Tuesday, August 12, 2014

Boycotting McDonald's? Please Read

This is an open letter to all Malaysians who aggressively 'boycott' McDonald's.  Why do I put the inverted commas?  Because many of my fellow Malaysians are not boycotting McDonald's.  Many are protesting McDonald's.  There is a very big difference.

According to Merriam Webster, the definition of boycott is as follows;

boy·cott \ˈbi-ˌkät\ 
to refuse to buy, use, or participate in (something) as a way of protesting : to stop using the goods or services of (a company, country, etc.) until changes are made

Whereas protesting is defined as follows;

pro·test

\ˈprō-ˌtest\
something said or done that shows disagreement or disapproval of something.

Don't believe me?  Here are the links for the definitions of protest and boycott.  I give the definitions to highlight the differences.  Boycotting is a passive act.  Like refusing to eat when your parents didn't buy you that LEGO set you wanted.  Protesting is throwing a tantrum at home because your parents didn't buy you the LEGO set.

Many, many Malaysians are not boycotting.  They are protesting.  Aggressively.  Smashing in windows of cars that have the McDonald's drive through sticker, flaunting the polite request of no outside food by purposely bringing in their own food and eating it within McDonald's premises, and some are even going as far as to ridicule and harass the staff.

If you were to truly boycott, McDonald's should be dead empty with not a single person sitting inside or carrying out any sort of preaching outside. To boycott McDonald's means to completely and utterly ignore the existence of it.  As if it weren't there.  Why would you preach against something that isn't there?

Of course, in speaking of boycotting McDonald's, I cannot ignore the reason many Malaysians are protesting McDonald's with such passion; Israel.   Many a Malaysian will say it is because Israel is committing crimes against humanity in Gaza, etc.  Which is true.  Though I have no doubt this is the sincere reason many are, but it is not the reason many other Malaysians are doing what they are doing.  To those who sincerely protest/boycott out of humanitarian reasons, I raise my hat to you.

These other Malaysians I mentioned are doing this because they are racists.  Racist against any and all Jews.  The attacks on Gaza is merely an opportune moment to openly flaunt their racism.  They hide behind the veil of humanitarian reasons.  They hate the Jews because it has been drilled into their heads that the Jewish are bad, that the Jewish are this hive mind hell bent on destroying Islam.  It makes me sick.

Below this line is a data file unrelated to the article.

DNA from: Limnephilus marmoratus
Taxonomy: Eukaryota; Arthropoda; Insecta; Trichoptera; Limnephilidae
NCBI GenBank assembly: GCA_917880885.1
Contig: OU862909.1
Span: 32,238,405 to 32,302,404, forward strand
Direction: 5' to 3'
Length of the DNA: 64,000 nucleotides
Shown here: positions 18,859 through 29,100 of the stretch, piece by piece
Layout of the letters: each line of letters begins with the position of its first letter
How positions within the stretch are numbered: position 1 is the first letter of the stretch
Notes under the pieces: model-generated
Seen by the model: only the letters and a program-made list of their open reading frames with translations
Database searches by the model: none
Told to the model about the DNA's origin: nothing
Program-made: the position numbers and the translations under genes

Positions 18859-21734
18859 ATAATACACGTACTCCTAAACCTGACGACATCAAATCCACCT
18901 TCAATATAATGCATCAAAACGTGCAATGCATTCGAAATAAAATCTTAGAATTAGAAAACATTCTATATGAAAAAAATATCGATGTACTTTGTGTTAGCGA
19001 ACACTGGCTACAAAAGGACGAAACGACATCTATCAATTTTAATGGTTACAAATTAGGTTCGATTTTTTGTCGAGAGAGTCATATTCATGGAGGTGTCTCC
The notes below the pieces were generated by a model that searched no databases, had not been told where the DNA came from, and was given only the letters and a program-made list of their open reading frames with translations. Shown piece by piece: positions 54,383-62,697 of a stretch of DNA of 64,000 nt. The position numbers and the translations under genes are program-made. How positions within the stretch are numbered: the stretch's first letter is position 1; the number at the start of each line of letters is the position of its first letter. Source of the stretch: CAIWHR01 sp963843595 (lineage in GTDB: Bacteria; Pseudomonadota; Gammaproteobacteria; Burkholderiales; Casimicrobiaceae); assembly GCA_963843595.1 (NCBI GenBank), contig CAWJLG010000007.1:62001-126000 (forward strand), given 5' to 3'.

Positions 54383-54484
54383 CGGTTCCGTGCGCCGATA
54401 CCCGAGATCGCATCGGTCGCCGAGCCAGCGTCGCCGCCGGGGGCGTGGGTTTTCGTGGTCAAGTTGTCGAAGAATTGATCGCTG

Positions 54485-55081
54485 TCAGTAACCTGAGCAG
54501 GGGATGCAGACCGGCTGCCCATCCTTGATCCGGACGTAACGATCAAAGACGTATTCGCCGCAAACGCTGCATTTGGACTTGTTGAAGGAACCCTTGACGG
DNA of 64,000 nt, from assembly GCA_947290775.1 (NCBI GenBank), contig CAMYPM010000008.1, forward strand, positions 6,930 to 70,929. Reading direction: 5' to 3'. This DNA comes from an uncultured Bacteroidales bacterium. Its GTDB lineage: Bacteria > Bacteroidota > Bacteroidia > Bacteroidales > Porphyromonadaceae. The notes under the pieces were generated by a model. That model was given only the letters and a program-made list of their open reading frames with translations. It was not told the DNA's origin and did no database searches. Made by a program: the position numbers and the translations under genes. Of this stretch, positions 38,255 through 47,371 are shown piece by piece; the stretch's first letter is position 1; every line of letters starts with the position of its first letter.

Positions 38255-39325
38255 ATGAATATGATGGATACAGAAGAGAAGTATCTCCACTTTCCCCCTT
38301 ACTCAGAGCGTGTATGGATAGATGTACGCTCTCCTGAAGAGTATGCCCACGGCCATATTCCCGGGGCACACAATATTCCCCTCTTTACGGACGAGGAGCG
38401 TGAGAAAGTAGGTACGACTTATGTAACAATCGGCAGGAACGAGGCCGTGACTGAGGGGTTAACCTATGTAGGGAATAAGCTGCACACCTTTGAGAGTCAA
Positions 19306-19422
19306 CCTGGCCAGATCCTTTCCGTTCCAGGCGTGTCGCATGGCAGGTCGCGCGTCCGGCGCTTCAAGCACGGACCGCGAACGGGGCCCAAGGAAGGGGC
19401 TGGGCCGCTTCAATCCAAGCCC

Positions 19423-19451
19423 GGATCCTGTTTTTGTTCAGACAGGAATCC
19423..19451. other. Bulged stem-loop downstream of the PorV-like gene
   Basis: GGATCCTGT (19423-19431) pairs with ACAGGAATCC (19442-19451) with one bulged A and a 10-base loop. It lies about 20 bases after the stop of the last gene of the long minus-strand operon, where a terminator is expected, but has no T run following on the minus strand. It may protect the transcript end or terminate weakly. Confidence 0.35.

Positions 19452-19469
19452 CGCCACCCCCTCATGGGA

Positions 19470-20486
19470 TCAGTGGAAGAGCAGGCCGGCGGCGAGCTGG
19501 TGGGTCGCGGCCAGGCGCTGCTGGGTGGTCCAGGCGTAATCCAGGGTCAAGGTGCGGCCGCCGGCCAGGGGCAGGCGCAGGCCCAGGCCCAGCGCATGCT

To the Malaysians who truly believe so, please invent a time machine, go back to Japanese-occupied Malaya and stay there.  The Japanese retreated because the US dropped two atomic bombs, and guess who was instrumental in the creation of the nuclear bomb?  That's right.  A Jew.  A brilliant one I might add.  It was none other than Albert Einstein.  I don't know about you but I'd really rather not be beheaded for not being able to fetch a coconut.

Some info to hopefully get your gears turning;

  1. There are reports of staff being singled out and harassed in mosques during Friday prayers.  Some are even afraid to go back to their hometowns this Eid out of fear of being ridiculed by their own family members.
  2. A vast majority of McDonald's employees are in fact Muslim.  Not everyone is fortunate to be able to choose their careers, so don't ridicule them for trying to feed themselves and/or their families.
  3. Based on some very very rough calculations, Israel losses MYR63,000 due to the boycotting in Malaysia.  Malaysia losses more than MYR3,000,000.  More than 3 million out of our own circulation.
  4. If every Muslim working for McDonald's Malaysia quit, we would have a massive unemployment problem, which will cause further economic problems.

If this is the true identity of my fellow Malaysians, I want no part of this brutish, ignorant, brash culture.

Now I'm not saying do not boycott, that is your own choice.  It is also other people's choice to not boycott McDonald's.  Respect that and respect the employees.

Thank you for your time.



TL:DR

If you are preaching in front of McDonald's, eating nasi kerabu in McDonald's, smashing car windows, and/or harassing staff, you are NOT boycotting.  You are AGGRESSIVELY PROTESTING McDonald's.

If you totally ignore and avoid McDonald's, THEN you are boycotting.  Please.  Learn the difference.

And bear in mind that even boycotting McDonald's has adverse effects on our own economy.  Protesting has adverse effects on our economy AND people.  Please, boycott considerably.

Friday, February 7, 2014